Redwinged blackbirds have a special place in my personal iconography.
Someone close to me suffered a scalp laceration in high school that was subsequently treated with peroxide...and if you've ever seen badly bleached brunette hair, you know that it can turn a spectrum of color between orange and bright yellow, much like the aforementioned bird's wing. It's visible in his senior picture, long lost in my high school scrapbook, although I'm not likely to forget it anyway.
There were redwinged blackbirds on our farm, which is northwest of the town where I grew up. I loved seeing them, and I've blogged before about my excitement at discovering a tiny colony of these marsh-dwellers in a drainage plain in the town where I now live. I attribute this esoteric attachment to certain regional wildlife to my awkward relationship with my father, whose first inclination was zoology, not medicine. I could always sit still for his full academic descriptions of the local flora and fauna, when other children probably wouldn't have.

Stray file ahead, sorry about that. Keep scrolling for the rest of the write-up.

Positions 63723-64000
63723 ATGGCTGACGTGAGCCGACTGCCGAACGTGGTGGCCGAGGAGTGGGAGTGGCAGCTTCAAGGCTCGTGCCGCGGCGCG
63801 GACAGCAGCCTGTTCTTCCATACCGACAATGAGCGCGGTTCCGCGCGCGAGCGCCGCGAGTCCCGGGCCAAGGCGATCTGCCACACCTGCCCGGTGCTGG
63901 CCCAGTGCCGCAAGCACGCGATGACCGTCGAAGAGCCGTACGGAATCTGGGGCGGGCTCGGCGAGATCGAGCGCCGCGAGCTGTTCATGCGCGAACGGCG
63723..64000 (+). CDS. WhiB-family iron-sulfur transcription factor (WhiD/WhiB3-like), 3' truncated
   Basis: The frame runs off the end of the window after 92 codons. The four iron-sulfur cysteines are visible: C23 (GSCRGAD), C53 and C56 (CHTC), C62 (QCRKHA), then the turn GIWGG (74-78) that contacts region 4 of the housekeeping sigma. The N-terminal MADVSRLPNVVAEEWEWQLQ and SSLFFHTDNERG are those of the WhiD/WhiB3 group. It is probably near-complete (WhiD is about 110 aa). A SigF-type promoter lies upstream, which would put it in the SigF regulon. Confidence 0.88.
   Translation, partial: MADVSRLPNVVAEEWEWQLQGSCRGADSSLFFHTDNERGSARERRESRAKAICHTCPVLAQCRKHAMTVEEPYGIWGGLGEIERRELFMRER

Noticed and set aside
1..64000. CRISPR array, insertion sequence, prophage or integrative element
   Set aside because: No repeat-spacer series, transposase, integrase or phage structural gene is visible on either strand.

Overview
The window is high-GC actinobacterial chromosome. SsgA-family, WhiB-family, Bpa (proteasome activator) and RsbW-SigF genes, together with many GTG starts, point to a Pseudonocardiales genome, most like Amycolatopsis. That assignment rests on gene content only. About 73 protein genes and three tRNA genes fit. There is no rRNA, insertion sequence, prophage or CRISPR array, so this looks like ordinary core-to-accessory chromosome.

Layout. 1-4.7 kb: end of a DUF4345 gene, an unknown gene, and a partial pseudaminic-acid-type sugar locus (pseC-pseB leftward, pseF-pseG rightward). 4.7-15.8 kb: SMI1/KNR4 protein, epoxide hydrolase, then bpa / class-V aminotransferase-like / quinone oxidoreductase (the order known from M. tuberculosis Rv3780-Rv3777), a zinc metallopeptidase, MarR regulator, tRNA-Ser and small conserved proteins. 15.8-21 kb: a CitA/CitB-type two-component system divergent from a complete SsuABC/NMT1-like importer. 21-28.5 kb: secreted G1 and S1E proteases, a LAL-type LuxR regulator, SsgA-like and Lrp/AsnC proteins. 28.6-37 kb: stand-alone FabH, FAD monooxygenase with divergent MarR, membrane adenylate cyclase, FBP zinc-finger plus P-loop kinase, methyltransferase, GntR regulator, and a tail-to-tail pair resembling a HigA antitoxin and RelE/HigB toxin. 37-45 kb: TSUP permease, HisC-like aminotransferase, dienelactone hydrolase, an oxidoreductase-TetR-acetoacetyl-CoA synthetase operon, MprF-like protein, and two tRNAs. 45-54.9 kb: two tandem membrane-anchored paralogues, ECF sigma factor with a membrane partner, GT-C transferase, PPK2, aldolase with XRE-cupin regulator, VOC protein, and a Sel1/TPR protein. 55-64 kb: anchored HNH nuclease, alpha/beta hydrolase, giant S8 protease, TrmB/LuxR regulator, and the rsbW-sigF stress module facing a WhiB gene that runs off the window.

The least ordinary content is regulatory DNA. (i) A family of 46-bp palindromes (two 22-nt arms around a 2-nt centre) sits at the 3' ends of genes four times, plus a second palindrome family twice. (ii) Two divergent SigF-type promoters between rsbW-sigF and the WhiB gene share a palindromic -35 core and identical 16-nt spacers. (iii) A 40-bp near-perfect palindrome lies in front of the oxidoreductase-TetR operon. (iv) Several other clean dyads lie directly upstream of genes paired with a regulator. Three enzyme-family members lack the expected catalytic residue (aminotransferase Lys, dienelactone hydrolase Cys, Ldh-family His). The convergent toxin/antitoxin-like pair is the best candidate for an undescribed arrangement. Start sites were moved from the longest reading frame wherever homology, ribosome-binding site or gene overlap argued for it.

Now the blackbirds are dying, by the thousands. They just dropped out of the sky a few days ago in a big clump, victims of what's been described in the press as blunt force trauma. A second smaller kill of both redwinged blackbirds and grackles happened a few days later in the Western Coalfield region of Kentucky. It depresses me.
I have found and lost the blackbirds so many times. I know it would be easier if I didn't care so much about them, the avian and the human.